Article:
The conversion process is an entire subject in itself, but leaving aside the actual mental processes involved, we might draw from this study some important things for member missionaries to keep in mind as they encourage and support their friends through the conversion stage.
Perhaps most significant is the indication that it is more important for us to begin by helping strengthen our friends in what Brothers Whiting and Maxfield call the “active influences” than it is to try right from the beginning to see that they confront and reconcile some or all of the doctrines of the Church.
By “active influences” they mean the kinds of things that change the investigator’s own behavior. The research shows that the missionaries are probably the most important factor in the beginning stages of conversion—but other things become more important for baptism. What rises to crucial importance in the middle stages of investigating the gospel, when one is concluding that the Church is true, is the investigator’s own prayers and his study of the Book of Mormon. By the time the final stages of conversion are reached, when conviction is needed to go through with baptism, his attendance at church, his efforts to live the principles of the gospel, and his desire to be like members of the Church are the investigator’s important influences. Applying the truths learned is the most decisive factor of all when he comes to the point of baptism.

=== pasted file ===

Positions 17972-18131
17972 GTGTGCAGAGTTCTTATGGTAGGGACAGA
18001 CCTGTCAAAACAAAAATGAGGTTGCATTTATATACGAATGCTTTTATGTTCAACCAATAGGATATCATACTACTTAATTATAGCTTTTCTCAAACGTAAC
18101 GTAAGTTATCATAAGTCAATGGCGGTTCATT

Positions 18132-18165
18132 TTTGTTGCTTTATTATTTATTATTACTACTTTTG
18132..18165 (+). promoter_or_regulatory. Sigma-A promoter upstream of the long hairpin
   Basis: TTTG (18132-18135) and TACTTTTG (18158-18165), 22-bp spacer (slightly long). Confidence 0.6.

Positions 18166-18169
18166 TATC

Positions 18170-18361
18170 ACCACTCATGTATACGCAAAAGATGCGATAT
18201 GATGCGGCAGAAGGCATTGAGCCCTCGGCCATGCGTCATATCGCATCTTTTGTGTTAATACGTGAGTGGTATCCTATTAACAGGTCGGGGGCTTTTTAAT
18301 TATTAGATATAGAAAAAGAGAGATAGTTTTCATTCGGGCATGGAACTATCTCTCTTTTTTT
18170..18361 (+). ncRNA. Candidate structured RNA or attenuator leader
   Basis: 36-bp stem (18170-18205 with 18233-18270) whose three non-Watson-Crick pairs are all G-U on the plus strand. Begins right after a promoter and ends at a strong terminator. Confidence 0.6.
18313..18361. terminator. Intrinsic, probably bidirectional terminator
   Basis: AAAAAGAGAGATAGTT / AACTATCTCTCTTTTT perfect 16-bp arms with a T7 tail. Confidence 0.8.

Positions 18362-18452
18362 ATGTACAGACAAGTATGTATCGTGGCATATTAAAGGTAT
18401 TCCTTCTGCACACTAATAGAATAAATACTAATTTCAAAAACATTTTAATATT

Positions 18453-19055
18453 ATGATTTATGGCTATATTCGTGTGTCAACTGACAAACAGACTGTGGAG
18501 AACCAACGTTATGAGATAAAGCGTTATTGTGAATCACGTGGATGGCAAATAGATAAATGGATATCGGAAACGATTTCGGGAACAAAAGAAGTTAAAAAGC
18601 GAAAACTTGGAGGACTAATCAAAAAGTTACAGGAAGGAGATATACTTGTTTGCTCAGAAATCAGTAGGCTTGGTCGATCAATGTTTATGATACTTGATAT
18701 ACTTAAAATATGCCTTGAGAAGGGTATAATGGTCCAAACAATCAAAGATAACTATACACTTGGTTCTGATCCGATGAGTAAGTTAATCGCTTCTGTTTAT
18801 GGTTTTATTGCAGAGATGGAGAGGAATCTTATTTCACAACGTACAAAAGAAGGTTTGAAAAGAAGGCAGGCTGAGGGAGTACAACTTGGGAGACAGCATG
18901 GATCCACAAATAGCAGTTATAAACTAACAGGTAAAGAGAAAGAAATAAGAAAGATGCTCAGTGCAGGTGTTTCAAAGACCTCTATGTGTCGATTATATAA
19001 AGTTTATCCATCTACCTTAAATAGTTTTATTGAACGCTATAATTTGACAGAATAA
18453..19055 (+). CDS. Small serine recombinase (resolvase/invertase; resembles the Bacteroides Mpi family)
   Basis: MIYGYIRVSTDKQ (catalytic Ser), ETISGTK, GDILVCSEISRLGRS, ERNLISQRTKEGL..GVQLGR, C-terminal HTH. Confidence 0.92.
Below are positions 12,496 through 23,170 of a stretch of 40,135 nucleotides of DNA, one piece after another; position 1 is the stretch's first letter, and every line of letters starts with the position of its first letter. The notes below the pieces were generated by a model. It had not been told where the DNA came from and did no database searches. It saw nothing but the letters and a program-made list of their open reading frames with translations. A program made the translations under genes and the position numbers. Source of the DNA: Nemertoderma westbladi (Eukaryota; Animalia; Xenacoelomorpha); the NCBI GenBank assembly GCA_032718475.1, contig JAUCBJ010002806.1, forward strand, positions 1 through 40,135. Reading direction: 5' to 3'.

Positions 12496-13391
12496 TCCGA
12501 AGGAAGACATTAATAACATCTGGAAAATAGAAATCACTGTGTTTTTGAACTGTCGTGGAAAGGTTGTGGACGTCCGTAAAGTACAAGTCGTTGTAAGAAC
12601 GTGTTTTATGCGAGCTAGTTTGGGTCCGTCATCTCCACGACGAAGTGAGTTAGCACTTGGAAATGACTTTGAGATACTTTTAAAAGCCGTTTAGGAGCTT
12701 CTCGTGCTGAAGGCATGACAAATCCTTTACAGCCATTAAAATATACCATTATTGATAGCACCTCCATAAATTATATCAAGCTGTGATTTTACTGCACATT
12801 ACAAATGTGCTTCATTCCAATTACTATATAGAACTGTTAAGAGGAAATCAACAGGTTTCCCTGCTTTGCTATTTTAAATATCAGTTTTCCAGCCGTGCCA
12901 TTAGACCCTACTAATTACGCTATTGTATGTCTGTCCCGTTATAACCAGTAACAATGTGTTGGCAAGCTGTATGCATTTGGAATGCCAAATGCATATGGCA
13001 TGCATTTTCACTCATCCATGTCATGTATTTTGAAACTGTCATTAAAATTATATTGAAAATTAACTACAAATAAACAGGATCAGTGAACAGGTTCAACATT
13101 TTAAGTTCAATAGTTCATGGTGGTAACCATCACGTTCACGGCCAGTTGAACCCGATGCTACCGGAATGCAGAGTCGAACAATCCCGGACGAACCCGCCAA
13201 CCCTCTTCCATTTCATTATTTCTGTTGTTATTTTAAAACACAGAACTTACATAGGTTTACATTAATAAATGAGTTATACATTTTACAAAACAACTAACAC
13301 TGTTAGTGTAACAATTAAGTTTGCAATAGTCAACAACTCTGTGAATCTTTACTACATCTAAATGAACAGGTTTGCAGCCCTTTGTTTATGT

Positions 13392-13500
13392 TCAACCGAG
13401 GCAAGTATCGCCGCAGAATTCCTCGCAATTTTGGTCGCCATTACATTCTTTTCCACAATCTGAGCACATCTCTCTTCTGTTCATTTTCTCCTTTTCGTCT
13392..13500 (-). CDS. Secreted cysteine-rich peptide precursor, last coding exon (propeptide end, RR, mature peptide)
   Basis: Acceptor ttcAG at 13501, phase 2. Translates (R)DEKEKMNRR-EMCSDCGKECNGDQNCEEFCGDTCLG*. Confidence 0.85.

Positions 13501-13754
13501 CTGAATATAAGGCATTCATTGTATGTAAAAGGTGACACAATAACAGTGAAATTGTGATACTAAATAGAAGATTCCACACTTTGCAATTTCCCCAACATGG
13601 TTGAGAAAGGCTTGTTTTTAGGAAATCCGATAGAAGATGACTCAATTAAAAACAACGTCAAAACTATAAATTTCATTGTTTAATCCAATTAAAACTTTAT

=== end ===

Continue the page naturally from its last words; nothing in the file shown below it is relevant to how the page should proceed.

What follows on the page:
Note the abundance of “active” words in the foregoing: “prayer,” “study,” “attendance,” “applying,” etc. The evidence is that the doing of the word becomes more important to a person’s decision to be baptized than hearing a profusion of words at this point. The statistics indicate that very seldom does any one feature of our beliefs or a single doctrinal point do the job of conversion by itself.
Take, for example, the Book of Mormon. Fifty-seven percent of the investigators had been introduced to the Book of Mormon before the first missionary discussion, but only a small fraction (4 percent) identified it as the most important factor leading to formal investigation of the gospel for them.
To emphasize particular doctrines of the Church at the very beginning, when the nonmember may not have a primary interest in them, may be to defeat our intentions. For example, some features of our beliefs were classified by the eventual converts in this study as “very difficult” to believe at first. These include the Joseph Smith story (difficult for 22 percent); work for the dead, progression to godliness, and the spirit world (combined for 21 percent); the Church’s teachings on blacks, women, and the priesthood (13 percent); the Book of Mormon (10 percent).